How We Pray Shapes How We Decide
by Susan Beaumont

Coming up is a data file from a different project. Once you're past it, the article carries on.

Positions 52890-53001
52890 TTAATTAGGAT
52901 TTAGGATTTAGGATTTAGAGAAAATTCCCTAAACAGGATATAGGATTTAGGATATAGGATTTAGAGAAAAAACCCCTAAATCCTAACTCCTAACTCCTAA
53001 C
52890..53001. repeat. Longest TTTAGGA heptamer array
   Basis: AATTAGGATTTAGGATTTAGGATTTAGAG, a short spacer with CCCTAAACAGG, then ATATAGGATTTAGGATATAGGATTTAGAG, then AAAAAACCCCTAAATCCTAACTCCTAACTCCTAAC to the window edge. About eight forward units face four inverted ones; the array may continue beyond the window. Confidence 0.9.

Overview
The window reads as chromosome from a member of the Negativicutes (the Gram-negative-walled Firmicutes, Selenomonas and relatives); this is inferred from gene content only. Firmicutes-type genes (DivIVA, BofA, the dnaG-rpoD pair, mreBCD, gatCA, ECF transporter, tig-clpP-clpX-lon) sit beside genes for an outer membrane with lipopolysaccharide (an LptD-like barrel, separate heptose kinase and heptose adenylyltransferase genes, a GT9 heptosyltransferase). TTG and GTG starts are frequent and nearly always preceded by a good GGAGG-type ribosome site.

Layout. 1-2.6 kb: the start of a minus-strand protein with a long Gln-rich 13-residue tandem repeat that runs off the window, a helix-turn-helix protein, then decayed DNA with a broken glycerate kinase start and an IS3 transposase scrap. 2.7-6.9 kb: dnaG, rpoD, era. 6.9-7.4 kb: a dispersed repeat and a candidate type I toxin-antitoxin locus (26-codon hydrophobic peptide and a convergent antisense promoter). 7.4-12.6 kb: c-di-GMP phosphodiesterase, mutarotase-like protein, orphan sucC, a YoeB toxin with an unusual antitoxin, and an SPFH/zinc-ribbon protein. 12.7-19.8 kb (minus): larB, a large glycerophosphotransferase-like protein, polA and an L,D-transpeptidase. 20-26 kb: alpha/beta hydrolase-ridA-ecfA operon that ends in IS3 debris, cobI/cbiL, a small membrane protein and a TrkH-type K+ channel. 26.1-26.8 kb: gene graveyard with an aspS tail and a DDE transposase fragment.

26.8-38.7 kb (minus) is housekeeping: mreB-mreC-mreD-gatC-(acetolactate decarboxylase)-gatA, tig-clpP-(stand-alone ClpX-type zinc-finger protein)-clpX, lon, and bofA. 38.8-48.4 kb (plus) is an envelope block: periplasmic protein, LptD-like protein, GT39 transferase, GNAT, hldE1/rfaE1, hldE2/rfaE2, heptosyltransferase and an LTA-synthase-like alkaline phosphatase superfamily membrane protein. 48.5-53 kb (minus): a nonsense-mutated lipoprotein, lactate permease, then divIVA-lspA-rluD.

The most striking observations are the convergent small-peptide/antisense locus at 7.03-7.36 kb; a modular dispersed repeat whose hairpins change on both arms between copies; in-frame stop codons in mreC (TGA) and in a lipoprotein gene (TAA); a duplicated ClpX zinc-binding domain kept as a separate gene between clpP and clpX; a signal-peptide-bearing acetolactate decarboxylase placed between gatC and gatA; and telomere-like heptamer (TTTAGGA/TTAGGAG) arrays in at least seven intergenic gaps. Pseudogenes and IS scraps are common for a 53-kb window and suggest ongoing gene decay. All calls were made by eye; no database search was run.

A board meeting is called to order and the pastor is asked to provide an opening prayer. The pastor’s offering includes a scripture verse, a poem, and a reflection on the sure and steady nature of God’s presence. It is a beautiful and inspiring invocation, filled with rich phrases and evocative theological ideas. A good prayer, but does it help the board do better work in the meeting that follows? What is the point of including prayer in the “business” meetings of the church? Is it something more than a throw-away or feel good act? Does the nature of our prayer influence how we discern and decide? It should. Two Forms of Prayer There are many ways to categorize prayer. An ancient classification uses two Greek words that are clumsy, but useful in illuminating this conversation. Kataphatic prayer is content based, built on the positive assertions we make about God. It uses words, images, symbols, and ideas to approach God. We take pieces of what we believe to be true and offer supplication based on those ideas and thoughts. Litanies, creeds, guided reflections, and spoken intercessions are all examples of this form of prayer. The pastor’s opening devotion in the meeting described above was kataphatic prayer. Apophatic prayer has no content. We empty our minds of words and ideas, simply resting in the presence of God with us. We acknowledge that God is bigger than our knowing, greater than our capacity to describe. Apophatic prayer rests on pure experience. Breathe prayers, silent meditation, centering prayer, and body prayer are all examples of the apophatic approach. Both forms of prayer are inherently good. Each honors God and each stimulates different parts of the brain. Balancing both prayer types equips us for different kinds of work. In the mainline Protestant tradition, we tend to over-emphasize kataphatic prayer and we are less reliant on apophatic prayer. Unfortunately, because of this imbalance we limit our creative capacities and our ability to discern. Left and Right Brain Response Kataphatic prayers stimulate left brain responses. They engage our objective, logical and analytical skills. Groups who center their work with word-based, content prayers reinforce rational thinking in the work that follows. Following the pastor’s prayer in our earlier example, members of the board were asked to choose between two possible tenants for rental space in their building. The group discussed all that they logically knew about the rental situation. They asserted the pros and cons of each alternative. They advocated on behalf of various special interest groups in the congregation. In the end they reached a sound decision, but should we describe their process as a discernment? In other words, did board members orient themselves to the mind and will of God? Probably not. It was an amalgam of their best efforts, offered up to God. Worthy work to be sure, but not discernment. Apophatic prayers engage the right side of the brain. The right side of the brain is where we perceive and synthesize the wholeness of things. This is also where we intuit religious experience and the movement of Spirit. If discernment is a goal, then apophatic prayer is a better introduction to the work. A group that grounds its work in apophatic prayer is more likely to open itself to the mystery and movement of God when considering alternatives and making choices. Introducing Alternatives The introduction of non-content prayer takes intentionality and persistence. People may resist at first because they feel uncomfortable with the absence of words and ideas. In time they learn to value the power of the wordless experience. Consider these three practices that support the fuller integration of both prayer forms: 1. Focus on Emptying: Leaders are not good discerners when they are “filled up” with all that they already know about the state of the church, and the state of the problem they are solving. Create opportunities in the meeting for participants to shed preconceived ideas, certainties and fears. You can do this with breath prayer, body prayer or with journaling exercises. You can use the power of confession and the Ignatian practice of examen to set aside sins, wounding, agendas and the needs of personal ego. 2. Invite Stillness: Stillness is a rested state of openness and receptivity. It allows people to listen more authentically to each other and to attend the movement of Spirit within the room. Stillness often emerges naturally in a group that has done their emptying work. However, the practice of silence can help to deepen stillness. Groups are often uncomfortable with silence because there is so little of it in our culture. You may need to begin with brief periods of silence that gradually lengthen as the group learns to appreciate silence’s power. You can use guided meditation to slowly move away from words, gradually leading a group into the quiet. In a problem solving process the use of silence at disciplined moments in time is important. Frame the issue to be discussed, and then invite silence before further discussion begins. Invite another period of silence after alternative courses of action have been discussed and before a call for consensus or vote begins 3. Take Away the Words: Once a group has explored an issue using all of their best logic and employing all of their best words, introduce a word free experience. Place a set of pictures at the center of the table and ask them to let a picture choose them, one that speaks to the complexity of the situation at hand. Or, provide participants with a small prayer mandala to trace/color, or a hand held finger labyrinth to engage. Introduce instrumental music and ask them to sit quietly and let the music speak to their spiritual heart about the situation under consideration. Invite the group to stand and reach upward with their hands to the “more” that is available to them through God, and to surrender downwards to what is (bending at the waist, folding into self and dropping hands to the floor.) The group can pick the discussion back up after one of these quieting exercises. We don’t have to abandon our beautiful word prayers and litanies. However, if we want to deepen discernment and tap into creativity, we do need to balance those prayers with content free forms of devotion. With time and intention, we can teach leaders the creative power of emptying, stillness, and silence. They will come to value a pure expression of divine Presence, one that is not dependent on their best thinking. Click here to see the original publication of this article on the Susan Beaumont & Associates website.